Today’s much a repeat of yesterday, Anderson attempting to lay low and let his eye relax, while Liz suffers through the boredom nobly alongside him. We’ve been in touch with a very helpful optician from Colorado, Dr. Simonson, so it seems that the recommended course of action for Anderson’s eye is sound. Now it just needs to work, which it seems to be doing, as his left eye vision has improved since yesterday. Fun, fun. Anyways, to backtrack in time a bit, here are some more details of our trekking on the Ghorapani – Ghandruk loop, albeit on a northerly-altered route such that we skipped Ghandruk entirely, opting instead to relax in Junidanda’s hot springs. Talk about a spoiler!
Day 1: Pokhara -> Naya Pul (2 hours by local bus – 80 Rs/person); Naya Pul -> Ulleri (4.5 hours walking, including a final stretch up 3200 stone steps; also where A’s eye problems began)
Day 2: Ulleri -> Ghorapani (4.5 hours walking, mostly up hill, though not too steeply; highest point of elevation for a lodge, at 2800 meters)
Day 3: Ghorapani (stayed for the day, went to Poon Hill, 3200 meters, for sunrise, also went on a day hike for 1.5 hours in the surrounding woods, before the rain arrived; being at altitude, and walking most of the way there, ended up being rather tiring, plus our bodies needed a day to adjust to the rigorous new method of transportation)
Day 4: Ghorapani -> Tadopani (5 hours walking, first hour was ridiculously leech-laden, often times many on each step, but saw some good views along the way; less traveled section of trails, which was nice, and after 1.5 hour of steady uphill, was mostly easy hiking)
Day 5: Tadopani -> Junidanda (6+ hours walking, along some tough trails, went a back route inadvertantly up through the hills and had to do a bit of death-defying trail-climbing; went down to hot springs at the end of our day, 15 minutes down, 20 minutes back up – 2 pools of differently-heated water, set right next to a roaring river, were perfect to relax in after an exhaustingly long day of trekking through seemingly endless hills!)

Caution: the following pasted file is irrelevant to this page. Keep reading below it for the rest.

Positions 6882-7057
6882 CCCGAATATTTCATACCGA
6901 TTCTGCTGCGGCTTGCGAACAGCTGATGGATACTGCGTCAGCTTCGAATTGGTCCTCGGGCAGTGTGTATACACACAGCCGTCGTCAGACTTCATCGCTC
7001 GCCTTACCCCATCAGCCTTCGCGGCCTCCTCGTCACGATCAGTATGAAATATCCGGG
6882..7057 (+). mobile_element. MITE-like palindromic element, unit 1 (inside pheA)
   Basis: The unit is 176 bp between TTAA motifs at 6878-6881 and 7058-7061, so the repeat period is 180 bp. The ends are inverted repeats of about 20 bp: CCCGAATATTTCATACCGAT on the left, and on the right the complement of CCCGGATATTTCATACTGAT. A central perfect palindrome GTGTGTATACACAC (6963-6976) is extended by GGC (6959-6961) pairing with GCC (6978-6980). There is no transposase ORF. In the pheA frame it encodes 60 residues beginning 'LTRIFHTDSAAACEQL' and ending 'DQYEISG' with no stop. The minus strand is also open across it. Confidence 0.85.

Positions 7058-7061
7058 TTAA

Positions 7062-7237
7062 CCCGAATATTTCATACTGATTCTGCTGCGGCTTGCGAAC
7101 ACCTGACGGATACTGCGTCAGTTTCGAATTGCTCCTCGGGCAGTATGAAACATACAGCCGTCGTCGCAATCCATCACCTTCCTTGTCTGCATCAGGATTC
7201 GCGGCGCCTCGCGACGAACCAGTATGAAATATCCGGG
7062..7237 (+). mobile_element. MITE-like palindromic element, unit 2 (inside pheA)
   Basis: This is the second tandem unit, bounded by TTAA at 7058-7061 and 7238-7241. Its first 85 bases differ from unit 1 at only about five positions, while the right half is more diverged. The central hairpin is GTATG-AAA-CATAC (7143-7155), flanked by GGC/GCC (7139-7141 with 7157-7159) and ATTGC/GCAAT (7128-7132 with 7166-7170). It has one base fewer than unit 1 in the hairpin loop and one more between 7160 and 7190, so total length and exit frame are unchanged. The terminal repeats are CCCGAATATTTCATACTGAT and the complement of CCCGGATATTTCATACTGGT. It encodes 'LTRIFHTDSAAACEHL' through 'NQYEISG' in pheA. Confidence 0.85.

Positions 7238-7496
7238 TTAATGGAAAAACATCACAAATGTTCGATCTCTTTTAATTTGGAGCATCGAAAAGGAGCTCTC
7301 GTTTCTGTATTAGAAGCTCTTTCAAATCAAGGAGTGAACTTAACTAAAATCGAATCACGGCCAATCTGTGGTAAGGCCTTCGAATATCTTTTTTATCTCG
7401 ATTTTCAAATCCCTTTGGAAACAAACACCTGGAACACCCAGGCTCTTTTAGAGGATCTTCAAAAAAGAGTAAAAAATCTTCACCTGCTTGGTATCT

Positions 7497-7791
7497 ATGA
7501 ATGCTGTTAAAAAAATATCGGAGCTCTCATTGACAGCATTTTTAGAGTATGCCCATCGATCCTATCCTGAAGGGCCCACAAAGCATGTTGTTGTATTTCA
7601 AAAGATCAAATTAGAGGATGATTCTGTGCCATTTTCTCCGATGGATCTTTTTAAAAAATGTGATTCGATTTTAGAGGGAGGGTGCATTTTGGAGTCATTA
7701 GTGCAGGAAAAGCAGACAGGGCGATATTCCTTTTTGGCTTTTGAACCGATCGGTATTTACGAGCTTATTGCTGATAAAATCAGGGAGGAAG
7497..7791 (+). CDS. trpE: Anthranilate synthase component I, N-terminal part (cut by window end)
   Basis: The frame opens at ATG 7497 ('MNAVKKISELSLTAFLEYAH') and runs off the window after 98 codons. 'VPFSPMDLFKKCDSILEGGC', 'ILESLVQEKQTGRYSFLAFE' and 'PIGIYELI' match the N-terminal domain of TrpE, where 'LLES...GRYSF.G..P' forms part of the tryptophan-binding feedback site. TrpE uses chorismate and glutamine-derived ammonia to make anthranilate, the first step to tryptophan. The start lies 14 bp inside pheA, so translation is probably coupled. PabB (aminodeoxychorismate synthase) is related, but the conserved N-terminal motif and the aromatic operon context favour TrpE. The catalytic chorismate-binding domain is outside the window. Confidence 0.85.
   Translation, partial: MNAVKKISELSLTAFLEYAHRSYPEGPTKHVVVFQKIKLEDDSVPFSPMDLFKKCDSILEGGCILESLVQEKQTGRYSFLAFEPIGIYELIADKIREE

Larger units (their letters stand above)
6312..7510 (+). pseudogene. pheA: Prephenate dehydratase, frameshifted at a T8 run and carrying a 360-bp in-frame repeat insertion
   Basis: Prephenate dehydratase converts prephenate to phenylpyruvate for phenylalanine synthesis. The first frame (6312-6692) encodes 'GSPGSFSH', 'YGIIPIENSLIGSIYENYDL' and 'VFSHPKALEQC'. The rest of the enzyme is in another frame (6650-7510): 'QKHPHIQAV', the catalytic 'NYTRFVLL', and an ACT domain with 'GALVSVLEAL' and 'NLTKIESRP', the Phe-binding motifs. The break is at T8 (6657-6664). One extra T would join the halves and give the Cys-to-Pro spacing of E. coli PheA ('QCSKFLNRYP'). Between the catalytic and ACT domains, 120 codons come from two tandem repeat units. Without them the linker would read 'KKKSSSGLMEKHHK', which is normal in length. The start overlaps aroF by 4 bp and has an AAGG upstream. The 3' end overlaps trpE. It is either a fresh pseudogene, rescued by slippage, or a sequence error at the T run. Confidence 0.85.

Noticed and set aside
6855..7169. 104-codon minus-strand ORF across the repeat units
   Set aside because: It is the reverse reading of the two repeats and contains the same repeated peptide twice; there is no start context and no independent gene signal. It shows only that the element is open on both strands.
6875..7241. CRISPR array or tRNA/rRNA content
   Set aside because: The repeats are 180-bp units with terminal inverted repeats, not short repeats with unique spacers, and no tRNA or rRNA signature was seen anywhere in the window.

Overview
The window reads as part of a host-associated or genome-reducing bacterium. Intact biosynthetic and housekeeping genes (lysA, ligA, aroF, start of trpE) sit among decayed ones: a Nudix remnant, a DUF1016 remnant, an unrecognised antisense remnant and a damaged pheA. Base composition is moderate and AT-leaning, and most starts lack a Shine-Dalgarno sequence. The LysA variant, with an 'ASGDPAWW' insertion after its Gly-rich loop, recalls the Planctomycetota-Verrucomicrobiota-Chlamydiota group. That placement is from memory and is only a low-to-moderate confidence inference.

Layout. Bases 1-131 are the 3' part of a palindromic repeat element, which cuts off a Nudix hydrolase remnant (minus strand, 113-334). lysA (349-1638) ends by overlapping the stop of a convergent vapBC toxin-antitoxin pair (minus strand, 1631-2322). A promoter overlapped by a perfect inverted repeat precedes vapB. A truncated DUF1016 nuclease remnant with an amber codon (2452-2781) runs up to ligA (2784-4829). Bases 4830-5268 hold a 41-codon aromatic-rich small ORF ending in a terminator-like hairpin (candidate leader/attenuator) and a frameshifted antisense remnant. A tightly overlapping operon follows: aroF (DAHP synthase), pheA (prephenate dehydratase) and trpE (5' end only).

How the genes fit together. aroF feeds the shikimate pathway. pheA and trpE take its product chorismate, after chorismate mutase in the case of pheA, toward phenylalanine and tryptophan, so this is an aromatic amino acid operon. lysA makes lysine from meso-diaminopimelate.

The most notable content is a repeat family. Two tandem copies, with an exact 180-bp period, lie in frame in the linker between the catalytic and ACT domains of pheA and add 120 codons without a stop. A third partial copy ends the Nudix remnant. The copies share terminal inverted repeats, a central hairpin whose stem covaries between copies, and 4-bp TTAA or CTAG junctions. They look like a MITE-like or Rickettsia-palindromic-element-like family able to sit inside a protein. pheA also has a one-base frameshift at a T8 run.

Day 6: Junidanda -> Sayuli Bazaar (4 hours of primarily level walking, lot of downhills, though legs weary from the day before, as well as a late morning 2nd visit to the hot springs!)
Day 7: Sayuli Bazaar -> Naya Pul (1.5 hours of very easy downhill walking, the initial section to Bantanthi was supposed to take 2 hours, took us just over 1 hour, which fittingly demonstrated the lack of accuracy, as well as the variety, in the ever-evolving series of sign-posted time estimates all along the various paths); Naya Pul -> Pokhara (bit under 2 hours by local bus, 70 Rs/person… why do prices in the subcontinent never seem to quite match up? 🙂
Day 5 was without a doubt the most challenging, though maybe being one-eyed to start the day in Tadopani has made me a bit biased… though having to do a Spiderman-impression to climb up a hill later – while looking down at a many-metered fall, plus personally wiping it in a corn field while descending through Chongju (?), all added up to more challenges than leeches or altitude, our biggest foes previously!
We saw many spectacular views along the way, of which corresponding photos will eventually be posted on our Kodak site, not only of the magnificently snow-capped Annapurna mountain range (though to be honest our best, and most complete, view was actually from Sarangkot on our one-night trek there), but of many cascading waterfalls, low-volume but still-rushing rivers, plus deep, lush valleys, deciduous forests full of moss-covered trees and leech-filled paths, and every night (except Tadopani where a local dog refused to stop barking throughout the night) we slept quiet comfortably in “tea lodges,” primarily eating daal bhat for dinner (4 out of 6 nights, toward the end of the trek, nearer civilization, pricing was such that all-you-can-eat lentils and rice wasn’t exactly the best deal, nor the over-stuffing we desired).
(Specific lodge recommendations for the similarly adventurous will be posted here eventually, but then this text will probably be replaced 🙂
That’s about all for now, find out our short-term future (back to India tomorrow, or in Nepal until our visa expires on June 14) in the morning…